Children’s Hospital Boston’s Trauma Program cares for more injured children than almost any other hospital in the country. Nearly 70 percent of injured children admitted to any hospital in Boston come to Children’s, and in 2009, the hospital reached a milestone by admitting more than 1,200 injury patients for the year. The program continues to grow as it adopts the newest and most efficient trauma care practices.
The Trauma Program has connections with all hospital departments in order to provide the expertise needed to treat the different aspects of any injury. The core team includes specialists from Surgery, Orthopedic Surgery, Neurosurgery, Emergency Medicine, Critical Care Medicine and Anesthesiology. All of these specialists are prepared to care for any injured patient, starting from the Emergency Department (ED) through their return home and long-term follow-up.
The Trauma Program also performs community outreach and injury prevention. Its clinicians provide pediatric-specific education to hospitals and ambulance personnel in the region, as well as provide instruction and safety materials for families.
The Trauma Program treats children with any number of injuries, ranging from minor to the most severe. Each year, hundreds of patients with fractures are admitted to the hospital and hundreds more are treated in the ED. In the past 15 years, Children’s has excelled in the non-operative treatment of ruptured spleens and other solid organs, including the liver, kidneys and pancreas. Out of 41 pediatric hospitals nationwide, Children’s treats the second highest volume of splenic injuries per year and is the most cost- effective. Non-operative treatment of such injuries proves to be less harmful to children.
Director of the Trauma Program, David P. Mooney, MD, MPH, and his team conduct research on the practices of pediatric trauma care in hospitals. Analyses of data on injury treatment, diagnostics and patient follow-up help the Trauma Program fine-tune its own practices in order to maximize effectiveness and minimize harm to injured children. One important adaptation is the elimination of unnecessary imaging tests for injuries to solid organs, which cuts down on radiation exposure. Another guideline has eliminated the use of potentially harmful CT scanning when screening for a cervical spine injury.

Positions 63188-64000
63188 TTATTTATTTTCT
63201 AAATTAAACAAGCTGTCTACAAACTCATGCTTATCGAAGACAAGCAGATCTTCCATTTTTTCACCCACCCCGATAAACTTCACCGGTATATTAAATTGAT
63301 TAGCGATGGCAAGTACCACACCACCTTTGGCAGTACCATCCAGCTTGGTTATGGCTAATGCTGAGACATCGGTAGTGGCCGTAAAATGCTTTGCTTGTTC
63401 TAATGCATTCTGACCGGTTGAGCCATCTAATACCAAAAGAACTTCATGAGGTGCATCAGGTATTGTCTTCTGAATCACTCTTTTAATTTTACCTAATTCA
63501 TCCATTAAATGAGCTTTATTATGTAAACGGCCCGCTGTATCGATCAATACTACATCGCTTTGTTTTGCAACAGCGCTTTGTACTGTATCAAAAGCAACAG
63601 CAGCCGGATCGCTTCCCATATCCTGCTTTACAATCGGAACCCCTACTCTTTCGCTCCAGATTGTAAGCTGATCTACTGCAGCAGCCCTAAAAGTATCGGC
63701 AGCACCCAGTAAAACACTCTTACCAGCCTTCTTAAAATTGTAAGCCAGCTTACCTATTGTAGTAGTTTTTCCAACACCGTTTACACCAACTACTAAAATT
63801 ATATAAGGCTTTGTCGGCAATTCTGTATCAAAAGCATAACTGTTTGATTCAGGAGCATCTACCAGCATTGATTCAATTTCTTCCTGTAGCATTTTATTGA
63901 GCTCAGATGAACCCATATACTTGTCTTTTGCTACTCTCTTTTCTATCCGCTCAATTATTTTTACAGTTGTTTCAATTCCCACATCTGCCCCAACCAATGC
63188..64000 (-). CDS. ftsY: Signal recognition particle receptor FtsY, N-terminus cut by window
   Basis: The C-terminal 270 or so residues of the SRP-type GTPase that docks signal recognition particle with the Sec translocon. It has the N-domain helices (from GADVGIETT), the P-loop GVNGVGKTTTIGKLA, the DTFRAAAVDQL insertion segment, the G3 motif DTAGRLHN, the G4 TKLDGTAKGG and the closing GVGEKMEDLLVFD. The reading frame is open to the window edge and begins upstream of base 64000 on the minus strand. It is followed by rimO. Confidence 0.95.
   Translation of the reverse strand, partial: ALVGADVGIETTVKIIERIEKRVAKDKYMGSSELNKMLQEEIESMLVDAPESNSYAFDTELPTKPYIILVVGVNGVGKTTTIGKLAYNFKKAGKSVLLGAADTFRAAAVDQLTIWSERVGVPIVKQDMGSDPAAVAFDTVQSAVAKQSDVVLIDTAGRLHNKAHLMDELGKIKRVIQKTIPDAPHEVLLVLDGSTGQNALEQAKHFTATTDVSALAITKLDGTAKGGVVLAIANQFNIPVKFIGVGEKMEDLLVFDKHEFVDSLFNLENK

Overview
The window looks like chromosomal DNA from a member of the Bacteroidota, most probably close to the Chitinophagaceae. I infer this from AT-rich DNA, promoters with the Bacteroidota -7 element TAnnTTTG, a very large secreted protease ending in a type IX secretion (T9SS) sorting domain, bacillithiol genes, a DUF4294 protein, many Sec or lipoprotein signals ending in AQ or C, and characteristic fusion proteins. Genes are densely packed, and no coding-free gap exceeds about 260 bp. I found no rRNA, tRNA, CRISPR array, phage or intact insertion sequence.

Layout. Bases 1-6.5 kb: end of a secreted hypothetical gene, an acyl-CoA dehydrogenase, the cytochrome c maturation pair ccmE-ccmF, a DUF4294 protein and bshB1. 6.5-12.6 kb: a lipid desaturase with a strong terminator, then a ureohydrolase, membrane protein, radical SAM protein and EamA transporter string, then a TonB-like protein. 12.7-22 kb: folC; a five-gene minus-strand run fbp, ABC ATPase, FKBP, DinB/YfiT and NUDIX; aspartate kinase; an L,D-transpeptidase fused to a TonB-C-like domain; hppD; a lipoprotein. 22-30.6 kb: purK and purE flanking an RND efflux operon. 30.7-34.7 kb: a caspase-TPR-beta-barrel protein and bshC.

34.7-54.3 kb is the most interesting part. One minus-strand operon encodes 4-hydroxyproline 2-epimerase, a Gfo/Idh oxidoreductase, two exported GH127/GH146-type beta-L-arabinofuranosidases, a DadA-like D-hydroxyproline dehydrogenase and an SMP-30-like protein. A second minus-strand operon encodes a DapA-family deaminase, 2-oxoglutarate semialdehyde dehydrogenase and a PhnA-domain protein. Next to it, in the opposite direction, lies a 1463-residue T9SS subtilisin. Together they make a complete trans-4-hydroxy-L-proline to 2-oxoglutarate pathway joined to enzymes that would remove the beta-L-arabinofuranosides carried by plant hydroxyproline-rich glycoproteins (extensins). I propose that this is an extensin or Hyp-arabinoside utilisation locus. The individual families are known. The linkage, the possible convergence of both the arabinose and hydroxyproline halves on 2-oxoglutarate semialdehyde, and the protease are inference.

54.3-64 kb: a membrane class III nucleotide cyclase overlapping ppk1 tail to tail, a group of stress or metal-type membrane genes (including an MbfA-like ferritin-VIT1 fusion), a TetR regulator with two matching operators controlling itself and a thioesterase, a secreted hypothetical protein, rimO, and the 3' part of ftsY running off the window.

This evidence-based approach to trauma care has led to the program’s proficiency in treating solid organ injuries and will continue to inform its approaches to treating other conditions, such as brain injuries. As they continue to adopt the best practices to reduce both costs and recovery time for patients, the Trauma Program staff is happy to share these guidelines with other trauma centers nationally and internationally.
Analysis of the ratio of injury-related deaths to emergency admissions has led to a rewrite of the Pediatric Injury Pyramid, which can have implications for policy, and resources dedicated to emergency treatment of children. The Trauma Program also collaborates with other departments at Children’s to study injury-related conditions. One example is collaboration with the Department of Psychiatry to study the development and possible prevention of post-traumatic stress disorder associated with injuries.
Trauma Program members are working to define the science of injury prevention. Community liaison Taranjeev Walia, BA, recently completed an injury risk assessment study, for which she visited the homes of children from under-served, at-risk communities.
David P. Mooney, MD, MPH
Director, Trauma Program
Maria McMahon, RN, MSN, CCRN
Manager, Trauma Program
Melissa Twomey, MS, RN
regional trauma clinical nurse specialist
trauma registrar/administrative associate
Barbara DiGirolamo, MEd
Make a referral: 866-771-5437 (toll free) or 617-355-2170
Injury prevention information: 617-919-3068 or 617-919-3071